There are significant pitfalls to this approach, and it must be carefully constructed and administered. For instance, the original disclosure must show all the designs in the subsequent applications—if any are indefinite, or vague, or incomplete, the later child applications will not obtain priority to the original filing date.  And where novelty is dependent on using the original filing date to antedate third party designs that come out in the meantime, as well as any prior sales or other disclosures more than a year before by the owner, making sure the original disclosure is sufficiently comprehensive and detailed can be critical.

But unlike trademark applications that have to be separately filed for each “mark” or design (even if the design is a subset of a larger design), and which will not obtain a shared early filing date, the single chain of parent and child design patent applications that stretch back to the original priority date can be very useful enforcement tools, especially where used to modify the design claim to meet design iterations that may appear after the initial application issues as a patent and others become aware of the patented design.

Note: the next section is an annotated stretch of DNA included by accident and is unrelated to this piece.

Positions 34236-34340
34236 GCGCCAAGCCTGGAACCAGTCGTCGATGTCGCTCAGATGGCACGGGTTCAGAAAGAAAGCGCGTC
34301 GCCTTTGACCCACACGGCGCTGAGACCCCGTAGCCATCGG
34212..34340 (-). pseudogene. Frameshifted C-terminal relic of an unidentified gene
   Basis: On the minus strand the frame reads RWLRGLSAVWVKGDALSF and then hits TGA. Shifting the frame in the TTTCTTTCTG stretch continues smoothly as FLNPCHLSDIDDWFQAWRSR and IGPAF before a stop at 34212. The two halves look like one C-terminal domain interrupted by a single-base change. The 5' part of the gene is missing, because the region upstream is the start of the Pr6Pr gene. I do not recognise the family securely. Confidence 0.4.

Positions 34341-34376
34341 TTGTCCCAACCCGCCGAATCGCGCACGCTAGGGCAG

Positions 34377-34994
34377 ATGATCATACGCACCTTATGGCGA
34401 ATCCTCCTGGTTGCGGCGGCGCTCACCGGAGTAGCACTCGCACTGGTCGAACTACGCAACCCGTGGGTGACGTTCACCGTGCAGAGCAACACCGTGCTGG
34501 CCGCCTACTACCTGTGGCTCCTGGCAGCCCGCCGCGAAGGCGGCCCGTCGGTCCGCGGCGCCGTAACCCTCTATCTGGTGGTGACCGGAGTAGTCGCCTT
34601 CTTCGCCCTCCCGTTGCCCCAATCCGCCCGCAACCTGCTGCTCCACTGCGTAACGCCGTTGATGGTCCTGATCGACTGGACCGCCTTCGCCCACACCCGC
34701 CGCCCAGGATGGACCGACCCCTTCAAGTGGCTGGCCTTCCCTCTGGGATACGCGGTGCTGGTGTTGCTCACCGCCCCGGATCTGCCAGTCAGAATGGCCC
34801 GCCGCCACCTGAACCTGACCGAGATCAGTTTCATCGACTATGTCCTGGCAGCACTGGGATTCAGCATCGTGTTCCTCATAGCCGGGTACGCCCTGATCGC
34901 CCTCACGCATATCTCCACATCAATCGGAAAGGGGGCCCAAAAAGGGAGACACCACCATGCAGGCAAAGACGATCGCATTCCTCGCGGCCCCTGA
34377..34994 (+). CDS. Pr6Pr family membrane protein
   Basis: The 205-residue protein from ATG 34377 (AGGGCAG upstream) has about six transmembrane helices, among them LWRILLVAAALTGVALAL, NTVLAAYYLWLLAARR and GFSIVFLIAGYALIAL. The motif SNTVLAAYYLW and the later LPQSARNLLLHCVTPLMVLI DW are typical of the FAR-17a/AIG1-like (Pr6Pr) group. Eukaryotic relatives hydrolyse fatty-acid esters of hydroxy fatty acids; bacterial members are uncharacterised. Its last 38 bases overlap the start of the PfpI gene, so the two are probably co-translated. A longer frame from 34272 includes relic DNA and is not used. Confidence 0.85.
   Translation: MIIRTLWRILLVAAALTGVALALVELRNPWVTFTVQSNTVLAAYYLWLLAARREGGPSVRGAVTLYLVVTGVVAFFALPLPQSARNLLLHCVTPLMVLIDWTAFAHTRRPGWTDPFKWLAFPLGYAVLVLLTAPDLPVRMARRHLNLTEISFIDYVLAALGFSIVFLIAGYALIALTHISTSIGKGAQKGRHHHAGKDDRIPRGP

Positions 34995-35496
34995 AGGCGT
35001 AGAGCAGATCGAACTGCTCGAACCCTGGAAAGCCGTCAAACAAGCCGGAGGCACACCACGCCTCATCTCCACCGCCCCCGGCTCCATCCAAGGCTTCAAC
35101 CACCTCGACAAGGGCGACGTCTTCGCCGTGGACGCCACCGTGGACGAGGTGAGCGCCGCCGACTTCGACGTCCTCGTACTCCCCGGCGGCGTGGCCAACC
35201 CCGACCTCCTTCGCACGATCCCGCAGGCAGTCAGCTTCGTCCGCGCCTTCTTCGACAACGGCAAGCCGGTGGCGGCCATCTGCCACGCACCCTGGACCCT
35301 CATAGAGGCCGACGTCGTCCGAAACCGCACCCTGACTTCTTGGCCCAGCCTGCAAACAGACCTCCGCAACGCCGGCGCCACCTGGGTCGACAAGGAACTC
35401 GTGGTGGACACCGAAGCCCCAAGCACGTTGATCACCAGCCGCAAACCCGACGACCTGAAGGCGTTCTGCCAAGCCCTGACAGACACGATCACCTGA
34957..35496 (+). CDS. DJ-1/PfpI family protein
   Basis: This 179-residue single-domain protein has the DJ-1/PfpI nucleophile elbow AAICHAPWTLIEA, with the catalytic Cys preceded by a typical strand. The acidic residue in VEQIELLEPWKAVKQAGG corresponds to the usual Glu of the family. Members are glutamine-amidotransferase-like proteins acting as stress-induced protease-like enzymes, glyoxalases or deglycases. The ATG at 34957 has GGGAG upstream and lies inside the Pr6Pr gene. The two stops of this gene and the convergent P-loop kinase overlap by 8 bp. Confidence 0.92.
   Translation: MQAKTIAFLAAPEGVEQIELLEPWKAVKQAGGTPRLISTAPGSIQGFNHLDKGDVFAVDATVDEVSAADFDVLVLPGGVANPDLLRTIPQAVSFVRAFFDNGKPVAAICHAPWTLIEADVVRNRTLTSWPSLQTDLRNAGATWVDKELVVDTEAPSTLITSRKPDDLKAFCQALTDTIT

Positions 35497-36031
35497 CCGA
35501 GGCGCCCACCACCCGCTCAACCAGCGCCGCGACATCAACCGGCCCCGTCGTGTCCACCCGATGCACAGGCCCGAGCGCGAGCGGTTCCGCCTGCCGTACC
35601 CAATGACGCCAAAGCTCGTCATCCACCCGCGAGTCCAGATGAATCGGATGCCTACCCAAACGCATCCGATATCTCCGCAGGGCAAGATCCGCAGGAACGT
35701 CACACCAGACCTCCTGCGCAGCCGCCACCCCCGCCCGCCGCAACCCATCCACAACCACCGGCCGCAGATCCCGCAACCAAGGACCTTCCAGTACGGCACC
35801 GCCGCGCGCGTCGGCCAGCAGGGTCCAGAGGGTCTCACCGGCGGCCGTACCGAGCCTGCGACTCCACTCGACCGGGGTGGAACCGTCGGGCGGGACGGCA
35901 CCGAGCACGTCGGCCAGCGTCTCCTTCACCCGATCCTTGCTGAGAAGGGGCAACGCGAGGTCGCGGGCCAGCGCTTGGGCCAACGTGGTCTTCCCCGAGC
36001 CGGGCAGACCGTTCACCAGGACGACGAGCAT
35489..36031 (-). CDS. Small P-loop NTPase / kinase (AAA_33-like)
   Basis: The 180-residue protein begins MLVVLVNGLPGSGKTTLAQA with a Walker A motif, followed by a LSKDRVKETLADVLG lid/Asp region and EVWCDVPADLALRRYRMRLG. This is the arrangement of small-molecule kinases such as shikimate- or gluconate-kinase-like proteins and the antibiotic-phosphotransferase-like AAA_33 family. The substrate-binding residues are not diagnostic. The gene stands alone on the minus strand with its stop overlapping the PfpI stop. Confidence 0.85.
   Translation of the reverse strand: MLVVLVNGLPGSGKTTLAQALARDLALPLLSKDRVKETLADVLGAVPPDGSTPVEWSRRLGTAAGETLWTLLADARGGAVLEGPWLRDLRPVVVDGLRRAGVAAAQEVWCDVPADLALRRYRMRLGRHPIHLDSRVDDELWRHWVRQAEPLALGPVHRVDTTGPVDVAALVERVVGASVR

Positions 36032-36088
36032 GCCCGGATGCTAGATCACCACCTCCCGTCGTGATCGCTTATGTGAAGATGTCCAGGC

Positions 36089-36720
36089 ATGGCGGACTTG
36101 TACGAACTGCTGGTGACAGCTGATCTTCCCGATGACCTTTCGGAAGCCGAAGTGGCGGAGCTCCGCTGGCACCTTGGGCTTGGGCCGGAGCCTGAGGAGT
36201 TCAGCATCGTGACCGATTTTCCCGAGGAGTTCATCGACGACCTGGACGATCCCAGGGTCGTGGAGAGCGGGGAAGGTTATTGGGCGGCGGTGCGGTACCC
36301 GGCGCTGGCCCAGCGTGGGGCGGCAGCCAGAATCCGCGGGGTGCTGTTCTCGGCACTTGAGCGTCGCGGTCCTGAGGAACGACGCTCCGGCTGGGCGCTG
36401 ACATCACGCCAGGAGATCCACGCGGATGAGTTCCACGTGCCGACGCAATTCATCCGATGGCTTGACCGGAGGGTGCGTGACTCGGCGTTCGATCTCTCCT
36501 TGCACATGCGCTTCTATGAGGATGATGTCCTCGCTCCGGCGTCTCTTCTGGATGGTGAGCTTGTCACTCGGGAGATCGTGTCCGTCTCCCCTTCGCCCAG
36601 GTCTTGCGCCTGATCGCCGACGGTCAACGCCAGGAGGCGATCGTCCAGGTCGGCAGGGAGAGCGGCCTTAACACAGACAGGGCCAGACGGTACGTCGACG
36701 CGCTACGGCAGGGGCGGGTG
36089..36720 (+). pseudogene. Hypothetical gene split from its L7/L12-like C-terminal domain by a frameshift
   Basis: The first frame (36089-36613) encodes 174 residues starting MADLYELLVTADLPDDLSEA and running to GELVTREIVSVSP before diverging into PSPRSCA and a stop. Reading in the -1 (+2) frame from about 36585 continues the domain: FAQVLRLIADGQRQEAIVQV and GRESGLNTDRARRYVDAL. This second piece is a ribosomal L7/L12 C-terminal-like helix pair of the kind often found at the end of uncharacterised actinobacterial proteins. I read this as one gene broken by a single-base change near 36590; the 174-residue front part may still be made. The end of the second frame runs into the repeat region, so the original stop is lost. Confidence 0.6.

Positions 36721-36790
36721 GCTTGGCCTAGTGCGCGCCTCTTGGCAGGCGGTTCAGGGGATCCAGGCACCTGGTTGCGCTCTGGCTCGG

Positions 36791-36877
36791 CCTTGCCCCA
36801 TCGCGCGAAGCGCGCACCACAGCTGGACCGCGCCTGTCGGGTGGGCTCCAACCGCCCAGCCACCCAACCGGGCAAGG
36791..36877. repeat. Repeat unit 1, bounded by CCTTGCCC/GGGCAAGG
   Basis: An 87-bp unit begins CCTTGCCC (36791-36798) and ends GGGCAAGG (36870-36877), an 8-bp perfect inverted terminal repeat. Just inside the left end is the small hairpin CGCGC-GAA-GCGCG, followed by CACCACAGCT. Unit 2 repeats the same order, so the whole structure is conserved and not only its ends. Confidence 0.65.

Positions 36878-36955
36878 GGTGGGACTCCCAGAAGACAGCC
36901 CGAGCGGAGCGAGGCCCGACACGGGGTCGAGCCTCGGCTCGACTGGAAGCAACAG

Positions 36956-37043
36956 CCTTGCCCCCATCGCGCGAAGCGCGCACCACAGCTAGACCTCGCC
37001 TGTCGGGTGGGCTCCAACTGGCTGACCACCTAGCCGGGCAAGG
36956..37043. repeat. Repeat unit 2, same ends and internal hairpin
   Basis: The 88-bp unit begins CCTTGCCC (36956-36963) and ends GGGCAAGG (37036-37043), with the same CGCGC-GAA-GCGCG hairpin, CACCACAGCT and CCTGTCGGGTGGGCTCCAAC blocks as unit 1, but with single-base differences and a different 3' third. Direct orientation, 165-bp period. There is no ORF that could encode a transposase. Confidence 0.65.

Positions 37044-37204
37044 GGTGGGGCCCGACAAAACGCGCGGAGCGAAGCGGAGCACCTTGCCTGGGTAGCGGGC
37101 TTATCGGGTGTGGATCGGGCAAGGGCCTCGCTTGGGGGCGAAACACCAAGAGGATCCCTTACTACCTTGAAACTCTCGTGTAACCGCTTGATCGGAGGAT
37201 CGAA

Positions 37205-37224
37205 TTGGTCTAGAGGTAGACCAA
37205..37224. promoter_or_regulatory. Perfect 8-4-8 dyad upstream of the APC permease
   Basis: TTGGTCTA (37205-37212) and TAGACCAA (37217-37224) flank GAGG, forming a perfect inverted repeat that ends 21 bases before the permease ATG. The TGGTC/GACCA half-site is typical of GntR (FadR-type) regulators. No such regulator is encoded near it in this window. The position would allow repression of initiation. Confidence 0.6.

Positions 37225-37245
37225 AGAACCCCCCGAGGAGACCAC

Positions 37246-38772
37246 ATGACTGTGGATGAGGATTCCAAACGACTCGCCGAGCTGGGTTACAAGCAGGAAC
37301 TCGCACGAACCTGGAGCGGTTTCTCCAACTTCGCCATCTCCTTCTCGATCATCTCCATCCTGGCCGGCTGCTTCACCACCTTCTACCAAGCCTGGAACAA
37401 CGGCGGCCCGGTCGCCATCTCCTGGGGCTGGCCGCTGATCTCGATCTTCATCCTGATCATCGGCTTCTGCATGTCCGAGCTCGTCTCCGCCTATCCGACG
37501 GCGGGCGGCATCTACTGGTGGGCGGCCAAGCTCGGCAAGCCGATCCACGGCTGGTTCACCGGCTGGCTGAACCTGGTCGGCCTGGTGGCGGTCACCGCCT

4) Design Patent Damages Can Still Be Significant

The Nikola case also shows that design patent litigations still can be big money affairs.  The 2016 Supreme Court decision in Apple vs. Samsung tempered design patent damages awarded under Patent Act Section 289, i.e., the “total profit” of all infringing articles of manufacture.  That case held that an “article of manufacture” embodying a patented design could be just a component of an overall device, and not necessarily its entirety.  As such, awarding the “total profit” based on sales of the entire article may then be misplaced.  A new test of “total profits” remains to be worked out by the lower courts, but it was clear that, where Apple was concerned, hundreds of millions in damages based on all profits from smart phones would likely not be obtainable.